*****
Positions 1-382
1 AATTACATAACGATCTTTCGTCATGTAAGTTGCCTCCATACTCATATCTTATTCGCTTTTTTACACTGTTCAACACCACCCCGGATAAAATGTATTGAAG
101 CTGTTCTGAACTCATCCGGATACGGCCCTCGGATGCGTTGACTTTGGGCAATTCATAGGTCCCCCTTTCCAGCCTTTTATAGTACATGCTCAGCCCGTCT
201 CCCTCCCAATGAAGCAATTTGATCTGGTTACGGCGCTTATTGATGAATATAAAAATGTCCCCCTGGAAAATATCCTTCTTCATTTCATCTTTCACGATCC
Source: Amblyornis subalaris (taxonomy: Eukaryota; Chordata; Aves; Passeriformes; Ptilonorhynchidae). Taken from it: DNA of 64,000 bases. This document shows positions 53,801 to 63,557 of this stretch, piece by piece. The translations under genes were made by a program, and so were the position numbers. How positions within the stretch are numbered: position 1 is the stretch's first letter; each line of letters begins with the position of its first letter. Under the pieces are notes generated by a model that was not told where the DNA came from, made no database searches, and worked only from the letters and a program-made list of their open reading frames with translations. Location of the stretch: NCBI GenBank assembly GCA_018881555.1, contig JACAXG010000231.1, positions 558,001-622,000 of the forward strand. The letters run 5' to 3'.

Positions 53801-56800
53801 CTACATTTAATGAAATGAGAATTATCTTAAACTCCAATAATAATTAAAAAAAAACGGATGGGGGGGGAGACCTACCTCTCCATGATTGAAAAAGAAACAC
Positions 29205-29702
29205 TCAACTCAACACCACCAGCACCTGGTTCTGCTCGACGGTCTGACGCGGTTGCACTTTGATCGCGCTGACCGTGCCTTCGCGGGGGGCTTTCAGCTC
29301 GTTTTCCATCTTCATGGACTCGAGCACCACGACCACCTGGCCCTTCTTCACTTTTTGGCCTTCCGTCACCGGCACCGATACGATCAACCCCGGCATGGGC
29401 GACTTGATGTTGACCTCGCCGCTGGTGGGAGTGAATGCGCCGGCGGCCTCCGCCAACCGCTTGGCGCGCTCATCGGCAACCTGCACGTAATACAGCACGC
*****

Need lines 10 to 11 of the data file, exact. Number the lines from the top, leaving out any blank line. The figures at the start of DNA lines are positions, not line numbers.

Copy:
29301 GTTTTCCATCTTCATGGACTCGAGCACCACGACCACCTGGCCCTTCTTCACTTTTTGGCCTTCCGTCACCGGCACCGATACGATCAACCCCGGCATGGGC
29401 GACTTGATGTTGACCTCGCCGCTGGTGGGAGTGAATGCGCCGGCGGCCTCCGCCAACCGCTTGGCGCGCTCATCGGCAACCTGCACGTAATACAGCACGC